Frank Lloyd Wright: An Autobiography (Faber & Faber Ltd, 1945) documents the life and legacy of the architect in his own words. The content is divided into five books: Family, Fellowship, Work, Freedom, and Form. Frank Lloyd Wright discusses his life through anecdotes, descriptions resembling diary entries, meeting notes, letters, and explanations of his own buildings. The book gives a lively picture of Frank Lloyd Wright’s thinking and working methods.
Strange! At this late date, it is modern architecture that wants life to learn to see life as life, because architecture must learn to see brick as brick, learn to see steel as steel, see glass as glass. So modern thought urges all of life to demand that a bank look like a bank (bad though though a bank might become) and not depend upon false columns for credit. The new architecture urges all of life to demand that an office building look like an office building, even if it should resemble the cross section of a bee-hive.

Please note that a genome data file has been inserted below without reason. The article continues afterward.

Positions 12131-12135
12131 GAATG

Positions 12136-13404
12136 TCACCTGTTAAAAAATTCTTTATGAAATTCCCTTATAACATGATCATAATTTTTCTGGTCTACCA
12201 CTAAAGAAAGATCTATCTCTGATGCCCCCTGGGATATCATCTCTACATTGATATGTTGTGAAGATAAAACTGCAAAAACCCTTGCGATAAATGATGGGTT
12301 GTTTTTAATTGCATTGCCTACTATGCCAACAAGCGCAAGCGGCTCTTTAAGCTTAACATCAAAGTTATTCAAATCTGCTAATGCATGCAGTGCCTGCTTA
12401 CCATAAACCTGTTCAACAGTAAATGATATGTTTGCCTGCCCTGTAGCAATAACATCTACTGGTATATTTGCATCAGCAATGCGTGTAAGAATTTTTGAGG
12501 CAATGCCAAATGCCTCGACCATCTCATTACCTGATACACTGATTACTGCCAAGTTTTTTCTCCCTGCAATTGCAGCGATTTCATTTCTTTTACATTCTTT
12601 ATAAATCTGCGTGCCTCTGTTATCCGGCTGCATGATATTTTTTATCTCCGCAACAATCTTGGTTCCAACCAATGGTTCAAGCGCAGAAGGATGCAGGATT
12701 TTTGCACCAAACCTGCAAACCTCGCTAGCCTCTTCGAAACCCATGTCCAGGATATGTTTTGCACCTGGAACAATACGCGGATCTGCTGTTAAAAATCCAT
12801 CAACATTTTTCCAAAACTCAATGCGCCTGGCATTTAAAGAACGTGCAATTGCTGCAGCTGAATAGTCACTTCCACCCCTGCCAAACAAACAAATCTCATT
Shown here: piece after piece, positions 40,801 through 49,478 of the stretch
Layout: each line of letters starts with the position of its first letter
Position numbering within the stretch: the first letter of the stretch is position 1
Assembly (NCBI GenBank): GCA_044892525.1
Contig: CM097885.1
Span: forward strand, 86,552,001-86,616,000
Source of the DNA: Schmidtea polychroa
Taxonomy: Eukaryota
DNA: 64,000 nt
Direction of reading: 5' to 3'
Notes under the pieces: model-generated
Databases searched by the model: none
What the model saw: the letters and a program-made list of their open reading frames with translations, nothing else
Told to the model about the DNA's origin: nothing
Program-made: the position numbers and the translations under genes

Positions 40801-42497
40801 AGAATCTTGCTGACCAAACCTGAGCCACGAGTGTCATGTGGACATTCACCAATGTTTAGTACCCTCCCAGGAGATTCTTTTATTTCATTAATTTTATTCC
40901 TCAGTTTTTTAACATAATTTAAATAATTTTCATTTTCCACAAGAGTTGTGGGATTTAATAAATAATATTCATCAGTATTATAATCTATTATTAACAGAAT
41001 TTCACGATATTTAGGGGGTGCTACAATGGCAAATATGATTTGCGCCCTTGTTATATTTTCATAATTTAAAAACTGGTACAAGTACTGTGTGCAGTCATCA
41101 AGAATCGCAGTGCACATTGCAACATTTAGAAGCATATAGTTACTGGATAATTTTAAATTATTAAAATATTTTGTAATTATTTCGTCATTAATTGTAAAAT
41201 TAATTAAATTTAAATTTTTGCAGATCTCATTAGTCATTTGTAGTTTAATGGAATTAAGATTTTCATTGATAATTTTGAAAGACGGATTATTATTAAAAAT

– The New Integrity in Frank Lloyd Wright: An Autobiography (Faber & Faber Ltd, 1945), p.305
The book has English text and it has been illustrated with black-and-white photographs.
The copy in stock is in nice condition for its age. The pages have a yellow tone; the binding is partly loose but the book is still in one piece. The covers show signs of use and wear. The gilded title and the emblem are a bit faded on the spine.